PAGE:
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Managing community practicePrinciples, policies and programmes$
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Sarah Banks, Hugh L Butcher, and Paul Henderson

Print publication date: 2003

Print ISBN-13: 9781861343567

Published to Policy Press Scholarship Online: March 2012

DOI: 10.1332/policypress/9781861343567.001.0001

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Conclusions: mainstreaming community practice

Conclusions: mainstreaming community practice

Chapter:
(p.174) (p.175) ten Conclusions: mainstreaming community practice
Source:
Managing community practice
Author(s):

Henderson Paul

Publisher:
Policy Press
DOI:10.1332/policypress/9781861343567.003.0011

This chapter concludes the book by drawing together conclusions from the earlier chapters to address the question of how community practice can be mainstreamed by organisations and programmes. It argues that the community involvement aspects of regeneration and social inclusion policies are creating a new frame of reference for public sector managers, which is generating a significant intellectual and organisational challenge. The new government agenda which seeks to use core or mainstream local services to tackle neighbourhood renewal, as opposed to doing this through special programmes of short-term central government funding, requires significant shifts for managers in the way they manage their work outside their organisations, the way they manage the interface with communities and the way they manage within their organisations.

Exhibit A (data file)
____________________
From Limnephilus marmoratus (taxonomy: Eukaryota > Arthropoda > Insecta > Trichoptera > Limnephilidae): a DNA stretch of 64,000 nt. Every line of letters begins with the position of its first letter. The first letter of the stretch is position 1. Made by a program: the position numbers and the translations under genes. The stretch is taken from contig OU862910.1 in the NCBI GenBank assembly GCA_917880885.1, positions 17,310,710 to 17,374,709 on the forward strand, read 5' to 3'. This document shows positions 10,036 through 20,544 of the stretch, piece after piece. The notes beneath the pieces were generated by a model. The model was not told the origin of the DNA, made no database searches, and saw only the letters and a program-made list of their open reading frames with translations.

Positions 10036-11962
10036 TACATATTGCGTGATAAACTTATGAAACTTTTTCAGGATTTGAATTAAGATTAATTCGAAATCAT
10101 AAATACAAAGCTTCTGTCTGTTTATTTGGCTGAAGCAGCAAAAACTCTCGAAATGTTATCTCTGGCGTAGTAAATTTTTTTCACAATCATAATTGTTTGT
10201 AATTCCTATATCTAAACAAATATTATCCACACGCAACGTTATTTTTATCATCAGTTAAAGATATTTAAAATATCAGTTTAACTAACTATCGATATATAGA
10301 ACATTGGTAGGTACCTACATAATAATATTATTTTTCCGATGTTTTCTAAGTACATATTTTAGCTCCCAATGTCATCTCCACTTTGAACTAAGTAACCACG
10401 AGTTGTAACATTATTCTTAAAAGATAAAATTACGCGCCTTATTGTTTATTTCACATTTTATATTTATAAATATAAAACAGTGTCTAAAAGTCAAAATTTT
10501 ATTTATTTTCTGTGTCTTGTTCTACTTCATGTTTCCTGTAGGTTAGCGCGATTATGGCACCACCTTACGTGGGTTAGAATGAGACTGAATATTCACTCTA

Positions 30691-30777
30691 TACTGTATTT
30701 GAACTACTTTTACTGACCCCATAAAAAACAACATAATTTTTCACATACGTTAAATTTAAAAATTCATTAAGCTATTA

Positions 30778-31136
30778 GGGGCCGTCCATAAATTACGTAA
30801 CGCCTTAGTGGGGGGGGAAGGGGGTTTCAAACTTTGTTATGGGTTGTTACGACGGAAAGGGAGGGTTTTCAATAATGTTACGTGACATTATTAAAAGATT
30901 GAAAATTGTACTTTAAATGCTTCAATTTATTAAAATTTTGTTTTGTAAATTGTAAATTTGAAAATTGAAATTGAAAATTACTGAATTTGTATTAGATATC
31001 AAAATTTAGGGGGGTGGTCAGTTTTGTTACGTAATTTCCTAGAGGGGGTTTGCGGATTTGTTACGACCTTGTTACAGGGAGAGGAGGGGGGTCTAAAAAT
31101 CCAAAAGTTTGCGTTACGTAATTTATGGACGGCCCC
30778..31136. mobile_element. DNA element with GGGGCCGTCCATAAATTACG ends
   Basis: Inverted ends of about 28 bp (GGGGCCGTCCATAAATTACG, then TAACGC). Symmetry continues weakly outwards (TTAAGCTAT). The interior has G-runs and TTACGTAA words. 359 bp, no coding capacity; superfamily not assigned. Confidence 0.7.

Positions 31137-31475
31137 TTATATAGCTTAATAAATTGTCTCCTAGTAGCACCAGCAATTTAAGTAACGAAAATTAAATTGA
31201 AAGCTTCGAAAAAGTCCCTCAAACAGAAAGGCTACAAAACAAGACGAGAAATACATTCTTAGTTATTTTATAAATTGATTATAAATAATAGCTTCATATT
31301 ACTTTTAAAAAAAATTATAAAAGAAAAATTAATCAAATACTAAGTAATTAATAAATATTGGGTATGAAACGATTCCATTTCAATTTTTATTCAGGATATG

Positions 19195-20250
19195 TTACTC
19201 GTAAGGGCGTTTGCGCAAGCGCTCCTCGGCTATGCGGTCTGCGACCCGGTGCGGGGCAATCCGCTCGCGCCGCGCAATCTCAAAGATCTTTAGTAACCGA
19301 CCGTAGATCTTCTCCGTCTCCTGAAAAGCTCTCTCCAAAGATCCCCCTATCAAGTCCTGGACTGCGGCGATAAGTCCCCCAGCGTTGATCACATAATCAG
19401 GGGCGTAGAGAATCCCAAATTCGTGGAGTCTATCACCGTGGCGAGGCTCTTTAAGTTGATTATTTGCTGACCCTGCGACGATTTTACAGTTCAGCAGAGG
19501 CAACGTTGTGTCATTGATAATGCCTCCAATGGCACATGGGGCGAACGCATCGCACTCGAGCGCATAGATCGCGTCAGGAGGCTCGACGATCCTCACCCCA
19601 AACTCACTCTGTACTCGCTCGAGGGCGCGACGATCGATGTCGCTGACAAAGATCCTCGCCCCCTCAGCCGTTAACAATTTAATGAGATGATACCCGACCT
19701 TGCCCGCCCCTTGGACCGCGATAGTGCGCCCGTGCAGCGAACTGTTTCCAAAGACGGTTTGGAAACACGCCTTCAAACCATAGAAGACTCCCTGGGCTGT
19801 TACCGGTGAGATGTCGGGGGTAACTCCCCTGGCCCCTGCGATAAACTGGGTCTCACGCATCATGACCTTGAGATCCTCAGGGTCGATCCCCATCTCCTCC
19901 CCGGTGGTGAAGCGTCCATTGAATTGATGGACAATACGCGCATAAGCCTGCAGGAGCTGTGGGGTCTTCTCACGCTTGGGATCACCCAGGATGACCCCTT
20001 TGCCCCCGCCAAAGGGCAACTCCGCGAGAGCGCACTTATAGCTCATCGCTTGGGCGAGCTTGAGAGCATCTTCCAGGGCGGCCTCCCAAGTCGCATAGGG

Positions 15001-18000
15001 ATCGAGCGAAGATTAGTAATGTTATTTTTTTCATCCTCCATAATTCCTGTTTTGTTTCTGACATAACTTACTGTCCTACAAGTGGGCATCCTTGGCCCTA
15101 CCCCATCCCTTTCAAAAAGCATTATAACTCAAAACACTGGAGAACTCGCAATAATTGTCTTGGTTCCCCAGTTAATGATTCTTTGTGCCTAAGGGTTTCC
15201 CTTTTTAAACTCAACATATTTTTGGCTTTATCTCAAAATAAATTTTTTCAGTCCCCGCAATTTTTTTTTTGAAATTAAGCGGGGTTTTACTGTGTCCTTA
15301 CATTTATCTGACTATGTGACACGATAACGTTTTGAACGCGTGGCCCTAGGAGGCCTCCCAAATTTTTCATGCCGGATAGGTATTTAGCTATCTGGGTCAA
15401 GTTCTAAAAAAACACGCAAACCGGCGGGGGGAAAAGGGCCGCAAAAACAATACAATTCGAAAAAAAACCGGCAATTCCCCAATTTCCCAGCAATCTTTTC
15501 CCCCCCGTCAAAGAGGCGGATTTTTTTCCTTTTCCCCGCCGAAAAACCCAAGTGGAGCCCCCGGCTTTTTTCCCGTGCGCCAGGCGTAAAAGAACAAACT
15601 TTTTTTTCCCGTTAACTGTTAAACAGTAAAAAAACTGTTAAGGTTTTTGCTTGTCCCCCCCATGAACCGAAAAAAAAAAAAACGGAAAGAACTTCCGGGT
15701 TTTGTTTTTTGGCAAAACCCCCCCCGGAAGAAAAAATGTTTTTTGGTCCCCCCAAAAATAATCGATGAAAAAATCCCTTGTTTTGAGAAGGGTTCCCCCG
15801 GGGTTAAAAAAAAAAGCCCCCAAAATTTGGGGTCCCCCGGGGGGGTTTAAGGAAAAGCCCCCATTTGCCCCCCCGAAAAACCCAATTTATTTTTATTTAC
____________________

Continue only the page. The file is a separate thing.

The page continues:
Keywords:   community practice, community involvement, social inclusion, regeneration, mainstream local services, public sector managers

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